Vitamins and minerals

While protein provides the building blocks for healing wound patients, vitamins and minerals direct the speed and efficiency of the recovery process.

Some of the most important vitamins and minerals for nutrition and wound healing are:

  • Vitamin A
  • Vitamin B
  • Vitamin C
  • Vitamin D
  • Zinc
  • Iron
  • Copper

Each of the nutrients above play a pivotal role in the wound healing process, controlling everything from the speed of our inflammatory response to the synthesis of new tissue. For example, vitamin C is known for its role in facilitating tissue regeneration and collagen synthesis. Zinc promotes wound closure, which is why zinc deficiency can contribute to chronic wounds and wound complications. Iron helps the blood transport oxygen to inflamed body tissue, and an iron deficiency can drain the body’s energy and slow overall healing.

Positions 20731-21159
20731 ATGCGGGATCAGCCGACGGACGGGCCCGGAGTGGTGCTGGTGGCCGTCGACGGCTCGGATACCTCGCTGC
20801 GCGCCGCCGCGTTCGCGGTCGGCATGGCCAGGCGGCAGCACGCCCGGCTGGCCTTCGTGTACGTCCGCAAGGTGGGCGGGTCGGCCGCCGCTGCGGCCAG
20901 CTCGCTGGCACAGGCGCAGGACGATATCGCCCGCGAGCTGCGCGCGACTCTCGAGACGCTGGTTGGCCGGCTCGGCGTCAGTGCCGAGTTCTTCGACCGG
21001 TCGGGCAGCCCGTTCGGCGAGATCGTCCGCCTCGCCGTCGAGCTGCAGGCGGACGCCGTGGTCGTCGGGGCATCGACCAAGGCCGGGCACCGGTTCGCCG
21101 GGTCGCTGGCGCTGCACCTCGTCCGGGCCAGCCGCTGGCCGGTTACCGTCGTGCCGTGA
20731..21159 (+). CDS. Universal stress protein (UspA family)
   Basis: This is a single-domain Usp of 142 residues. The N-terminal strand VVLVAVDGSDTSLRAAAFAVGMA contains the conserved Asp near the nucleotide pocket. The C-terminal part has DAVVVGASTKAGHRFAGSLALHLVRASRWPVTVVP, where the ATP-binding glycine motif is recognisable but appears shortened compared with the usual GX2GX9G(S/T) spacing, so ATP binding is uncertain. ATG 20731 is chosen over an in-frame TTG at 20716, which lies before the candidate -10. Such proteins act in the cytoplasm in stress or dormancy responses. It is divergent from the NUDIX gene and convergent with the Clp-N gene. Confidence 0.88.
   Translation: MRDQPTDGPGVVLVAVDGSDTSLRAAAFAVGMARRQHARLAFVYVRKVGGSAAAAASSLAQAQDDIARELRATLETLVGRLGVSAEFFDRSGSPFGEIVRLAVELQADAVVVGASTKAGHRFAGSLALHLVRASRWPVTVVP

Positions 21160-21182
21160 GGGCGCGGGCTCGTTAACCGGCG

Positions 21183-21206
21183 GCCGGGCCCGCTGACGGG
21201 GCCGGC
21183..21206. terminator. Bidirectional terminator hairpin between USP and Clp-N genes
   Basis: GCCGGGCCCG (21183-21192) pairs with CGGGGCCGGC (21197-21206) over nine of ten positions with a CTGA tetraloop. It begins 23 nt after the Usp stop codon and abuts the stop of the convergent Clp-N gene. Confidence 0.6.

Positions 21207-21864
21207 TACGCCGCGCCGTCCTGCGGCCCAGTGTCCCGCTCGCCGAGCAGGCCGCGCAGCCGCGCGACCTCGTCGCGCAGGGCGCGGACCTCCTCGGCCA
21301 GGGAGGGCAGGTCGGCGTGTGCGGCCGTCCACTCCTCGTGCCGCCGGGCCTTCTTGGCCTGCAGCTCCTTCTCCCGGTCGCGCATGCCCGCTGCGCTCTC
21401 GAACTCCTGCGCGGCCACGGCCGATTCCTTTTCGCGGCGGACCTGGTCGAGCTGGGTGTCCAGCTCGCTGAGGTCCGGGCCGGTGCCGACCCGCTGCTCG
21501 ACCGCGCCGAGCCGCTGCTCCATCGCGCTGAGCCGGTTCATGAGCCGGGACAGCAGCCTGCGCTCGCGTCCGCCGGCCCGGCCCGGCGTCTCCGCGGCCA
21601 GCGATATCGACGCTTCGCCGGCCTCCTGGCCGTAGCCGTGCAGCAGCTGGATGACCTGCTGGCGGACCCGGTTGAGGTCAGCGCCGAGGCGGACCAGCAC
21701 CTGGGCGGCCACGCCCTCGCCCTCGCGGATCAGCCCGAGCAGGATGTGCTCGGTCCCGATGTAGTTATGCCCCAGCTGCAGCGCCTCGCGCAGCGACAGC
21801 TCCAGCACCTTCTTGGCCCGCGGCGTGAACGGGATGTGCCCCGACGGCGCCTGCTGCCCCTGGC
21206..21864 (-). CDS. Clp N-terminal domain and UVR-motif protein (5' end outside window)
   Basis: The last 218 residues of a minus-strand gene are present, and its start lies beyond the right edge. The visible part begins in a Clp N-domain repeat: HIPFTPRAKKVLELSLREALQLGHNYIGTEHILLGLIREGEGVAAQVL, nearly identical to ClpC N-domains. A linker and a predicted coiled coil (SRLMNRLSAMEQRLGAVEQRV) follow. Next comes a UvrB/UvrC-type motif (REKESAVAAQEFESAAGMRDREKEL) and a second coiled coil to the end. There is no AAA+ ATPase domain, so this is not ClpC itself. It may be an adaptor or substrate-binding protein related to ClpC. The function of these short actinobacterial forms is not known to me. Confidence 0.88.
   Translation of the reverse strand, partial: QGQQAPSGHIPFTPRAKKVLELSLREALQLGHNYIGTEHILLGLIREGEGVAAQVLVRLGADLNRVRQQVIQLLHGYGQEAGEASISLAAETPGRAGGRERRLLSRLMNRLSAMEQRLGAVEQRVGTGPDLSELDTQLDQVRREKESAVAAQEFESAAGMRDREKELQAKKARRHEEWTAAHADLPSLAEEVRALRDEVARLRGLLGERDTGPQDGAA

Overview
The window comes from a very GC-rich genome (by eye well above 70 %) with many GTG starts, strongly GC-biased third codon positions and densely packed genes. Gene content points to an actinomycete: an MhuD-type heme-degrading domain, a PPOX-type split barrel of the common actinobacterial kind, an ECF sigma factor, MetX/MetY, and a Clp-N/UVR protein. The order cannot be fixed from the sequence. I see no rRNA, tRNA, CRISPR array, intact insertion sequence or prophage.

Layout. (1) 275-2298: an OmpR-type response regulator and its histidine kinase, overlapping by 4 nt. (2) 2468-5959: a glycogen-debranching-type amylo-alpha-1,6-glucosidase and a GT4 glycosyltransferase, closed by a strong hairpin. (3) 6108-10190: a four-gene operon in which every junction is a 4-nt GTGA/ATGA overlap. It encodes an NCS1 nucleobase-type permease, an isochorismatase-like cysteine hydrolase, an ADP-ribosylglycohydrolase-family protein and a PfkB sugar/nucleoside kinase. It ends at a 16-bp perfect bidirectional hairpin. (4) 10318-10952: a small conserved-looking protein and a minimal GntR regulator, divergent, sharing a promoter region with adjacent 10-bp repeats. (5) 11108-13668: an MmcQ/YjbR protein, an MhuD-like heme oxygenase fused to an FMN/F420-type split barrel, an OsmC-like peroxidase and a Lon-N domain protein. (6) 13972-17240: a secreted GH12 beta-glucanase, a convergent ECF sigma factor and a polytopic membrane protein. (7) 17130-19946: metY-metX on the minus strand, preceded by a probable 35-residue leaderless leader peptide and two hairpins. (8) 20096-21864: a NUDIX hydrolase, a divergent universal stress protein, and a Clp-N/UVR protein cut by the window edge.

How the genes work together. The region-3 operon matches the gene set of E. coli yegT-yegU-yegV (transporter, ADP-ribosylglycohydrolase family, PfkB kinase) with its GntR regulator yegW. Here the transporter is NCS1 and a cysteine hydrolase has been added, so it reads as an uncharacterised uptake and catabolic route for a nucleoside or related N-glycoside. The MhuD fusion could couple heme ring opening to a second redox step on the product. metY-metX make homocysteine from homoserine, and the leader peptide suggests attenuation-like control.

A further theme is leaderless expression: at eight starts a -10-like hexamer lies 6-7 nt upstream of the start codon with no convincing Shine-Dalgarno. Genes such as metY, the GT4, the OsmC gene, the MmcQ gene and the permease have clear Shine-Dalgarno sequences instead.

Together, these inputs are needed in small quantities to boost our body’s natural healing processes and fend off infection.


Wound healing is a taxing and continuous process that requires a high level of constant energy. Carbohydrates serve as another key fuel source throughout the healing process, especially for slow-healing wounds like chronic skin ulcers and serious injuries. In those with skin injuries, a flood of carbohydrates triggers a healthy release of hormones and growth factors, improving collagen synthesis and accelerating healing.


In tandem with carbohydrates, fats serve as a much-needed energy source for acute and chronic wound healing. Because collagen synthesis is crucial to wound closure and tissue regrowth, fatty acids are often one of the first inputs added to a nutrition-based wound care plan.